Road rage is a significant problem

Many Connecticut drivers may be among an overwhelming majority of respondents who reported serious road rage, aggression or anger in the past year in a 2016 survey conducted by the AAA Foundation for Traffic Safety. The study also found that 90 percent of drivers thought their safety was endangered by aggressive drivers and that almost two-thirds thought drivers were growing more aggressive.

Drivers who were ages 19-39 and male drivers were among the most likely to drive aggressively. Drivers in the Northeast were also more likely to be aggressive than those from other parts of the country in terms of yelling, honking or gesturing at other motorists. The study found that overall, 51 percent of respondents said they had tailgated on purpose and almost half said they had yelled or honked at a driver in annoyance. Around one-third said they had gestured angrily at other drivers, and just under one-fourth said they had tried to stop another car’s lane change. Leaving the car to confront a driver and deliberately running into another vehicle were reported by 4 and 3 percent respectively.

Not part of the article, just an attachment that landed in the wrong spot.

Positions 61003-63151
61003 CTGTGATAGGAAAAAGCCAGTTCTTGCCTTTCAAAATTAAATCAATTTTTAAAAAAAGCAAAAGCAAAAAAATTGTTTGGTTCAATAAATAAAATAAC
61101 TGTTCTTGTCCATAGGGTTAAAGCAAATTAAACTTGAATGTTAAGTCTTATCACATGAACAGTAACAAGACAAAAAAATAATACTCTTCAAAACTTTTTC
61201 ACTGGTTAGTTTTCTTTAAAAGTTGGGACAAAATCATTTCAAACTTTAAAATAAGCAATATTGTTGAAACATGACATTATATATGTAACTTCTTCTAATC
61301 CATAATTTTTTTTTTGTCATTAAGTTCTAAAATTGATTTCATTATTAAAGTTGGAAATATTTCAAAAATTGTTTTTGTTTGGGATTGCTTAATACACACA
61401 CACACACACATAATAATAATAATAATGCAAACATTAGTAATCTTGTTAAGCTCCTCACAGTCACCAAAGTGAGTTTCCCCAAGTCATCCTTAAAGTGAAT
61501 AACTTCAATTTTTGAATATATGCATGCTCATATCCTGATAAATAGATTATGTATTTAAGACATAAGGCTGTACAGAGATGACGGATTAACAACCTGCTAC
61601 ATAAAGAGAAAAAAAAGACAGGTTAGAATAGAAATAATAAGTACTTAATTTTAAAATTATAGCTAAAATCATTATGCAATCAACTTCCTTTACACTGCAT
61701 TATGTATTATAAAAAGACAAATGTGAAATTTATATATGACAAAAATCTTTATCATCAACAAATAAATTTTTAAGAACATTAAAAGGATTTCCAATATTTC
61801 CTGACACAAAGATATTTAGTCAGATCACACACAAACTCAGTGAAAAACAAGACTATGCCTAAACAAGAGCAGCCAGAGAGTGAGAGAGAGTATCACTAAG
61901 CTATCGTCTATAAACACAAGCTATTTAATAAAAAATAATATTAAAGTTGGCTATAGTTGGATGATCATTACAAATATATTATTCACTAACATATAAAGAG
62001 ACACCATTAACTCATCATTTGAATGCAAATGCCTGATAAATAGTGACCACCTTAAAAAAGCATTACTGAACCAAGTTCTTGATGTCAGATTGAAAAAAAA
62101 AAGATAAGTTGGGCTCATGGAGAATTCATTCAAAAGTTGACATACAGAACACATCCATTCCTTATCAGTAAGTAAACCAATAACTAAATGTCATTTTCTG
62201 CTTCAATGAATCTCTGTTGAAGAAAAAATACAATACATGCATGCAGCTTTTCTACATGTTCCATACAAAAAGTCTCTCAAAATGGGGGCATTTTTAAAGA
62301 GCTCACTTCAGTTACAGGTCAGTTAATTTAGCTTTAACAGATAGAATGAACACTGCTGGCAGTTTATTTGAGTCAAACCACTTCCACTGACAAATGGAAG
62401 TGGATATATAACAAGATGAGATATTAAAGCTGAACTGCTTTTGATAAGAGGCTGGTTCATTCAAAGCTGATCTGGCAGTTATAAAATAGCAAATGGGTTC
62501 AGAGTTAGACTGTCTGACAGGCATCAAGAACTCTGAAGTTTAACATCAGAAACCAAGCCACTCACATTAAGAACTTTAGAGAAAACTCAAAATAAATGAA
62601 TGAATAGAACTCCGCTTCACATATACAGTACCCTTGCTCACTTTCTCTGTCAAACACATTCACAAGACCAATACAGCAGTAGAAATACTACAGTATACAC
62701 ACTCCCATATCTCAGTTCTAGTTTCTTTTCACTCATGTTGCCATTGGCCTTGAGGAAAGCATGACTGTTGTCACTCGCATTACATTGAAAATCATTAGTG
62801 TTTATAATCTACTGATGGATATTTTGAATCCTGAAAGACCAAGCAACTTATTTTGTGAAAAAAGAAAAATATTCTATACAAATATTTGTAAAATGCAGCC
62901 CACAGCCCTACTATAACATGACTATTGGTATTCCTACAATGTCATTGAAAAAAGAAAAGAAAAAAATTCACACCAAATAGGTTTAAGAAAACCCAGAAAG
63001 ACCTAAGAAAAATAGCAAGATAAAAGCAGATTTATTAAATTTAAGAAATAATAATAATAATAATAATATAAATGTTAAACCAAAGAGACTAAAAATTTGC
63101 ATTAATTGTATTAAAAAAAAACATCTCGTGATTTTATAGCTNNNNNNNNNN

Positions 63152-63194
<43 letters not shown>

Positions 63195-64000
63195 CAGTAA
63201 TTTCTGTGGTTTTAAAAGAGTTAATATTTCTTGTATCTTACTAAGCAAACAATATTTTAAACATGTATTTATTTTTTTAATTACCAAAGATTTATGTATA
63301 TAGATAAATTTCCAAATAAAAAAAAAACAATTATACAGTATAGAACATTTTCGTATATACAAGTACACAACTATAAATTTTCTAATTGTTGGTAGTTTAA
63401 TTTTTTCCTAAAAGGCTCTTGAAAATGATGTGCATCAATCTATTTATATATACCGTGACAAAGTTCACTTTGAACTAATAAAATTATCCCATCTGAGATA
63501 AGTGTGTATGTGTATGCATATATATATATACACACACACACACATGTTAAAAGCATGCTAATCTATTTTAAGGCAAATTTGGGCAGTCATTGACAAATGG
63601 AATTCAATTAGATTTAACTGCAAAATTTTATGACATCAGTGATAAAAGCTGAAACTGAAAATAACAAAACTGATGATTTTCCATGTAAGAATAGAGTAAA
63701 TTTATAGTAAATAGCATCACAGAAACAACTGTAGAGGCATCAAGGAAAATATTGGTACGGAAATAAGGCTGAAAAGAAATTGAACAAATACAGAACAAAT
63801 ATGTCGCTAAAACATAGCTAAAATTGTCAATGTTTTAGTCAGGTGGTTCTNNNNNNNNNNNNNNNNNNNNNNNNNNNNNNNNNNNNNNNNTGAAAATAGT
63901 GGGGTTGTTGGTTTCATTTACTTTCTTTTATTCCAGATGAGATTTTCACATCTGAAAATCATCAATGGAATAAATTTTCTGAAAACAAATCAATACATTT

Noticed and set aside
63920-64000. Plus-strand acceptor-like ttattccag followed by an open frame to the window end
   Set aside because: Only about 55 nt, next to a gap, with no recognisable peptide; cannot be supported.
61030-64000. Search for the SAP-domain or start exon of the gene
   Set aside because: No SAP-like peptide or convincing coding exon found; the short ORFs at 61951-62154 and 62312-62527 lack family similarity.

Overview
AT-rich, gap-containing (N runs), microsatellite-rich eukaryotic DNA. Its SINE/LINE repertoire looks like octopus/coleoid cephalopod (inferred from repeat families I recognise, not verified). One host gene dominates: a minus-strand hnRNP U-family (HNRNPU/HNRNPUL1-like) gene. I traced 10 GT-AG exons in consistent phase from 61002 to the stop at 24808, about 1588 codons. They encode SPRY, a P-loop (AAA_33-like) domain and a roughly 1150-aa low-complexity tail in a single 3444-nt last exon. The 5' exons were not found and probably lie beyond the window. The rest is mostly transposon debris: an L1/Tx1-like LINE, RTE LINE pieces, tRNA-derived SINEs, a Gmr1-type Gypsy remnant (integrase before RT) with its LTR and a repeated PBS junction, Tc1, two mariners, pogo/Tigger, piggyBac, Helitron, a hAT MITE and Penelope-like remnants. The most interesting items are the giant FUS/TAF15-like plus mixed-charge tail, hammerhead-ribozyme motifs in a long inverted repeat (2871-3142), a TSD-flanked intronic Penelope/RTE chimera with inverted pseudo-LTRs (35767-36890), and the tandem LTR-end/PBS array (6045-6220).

There are steps drivers can take to avoid these situations. For example, a driver should never be forced to brake or turn because of another driver’s actions. Drivers can avoid responding to any aggressive actions and should call 911 if necessary.

There are a number of reasons that people might drive carelessly including texting and driving or drunk driving, and in these cases, the driver may be considered wholly or partially at fault in an accident. Other times, a driver may simply make a minor error that causes another driver to respond aggressively. If a driver’s aggression causes an accident, that driver may be held financially responsible for any injuries and damages to other parties.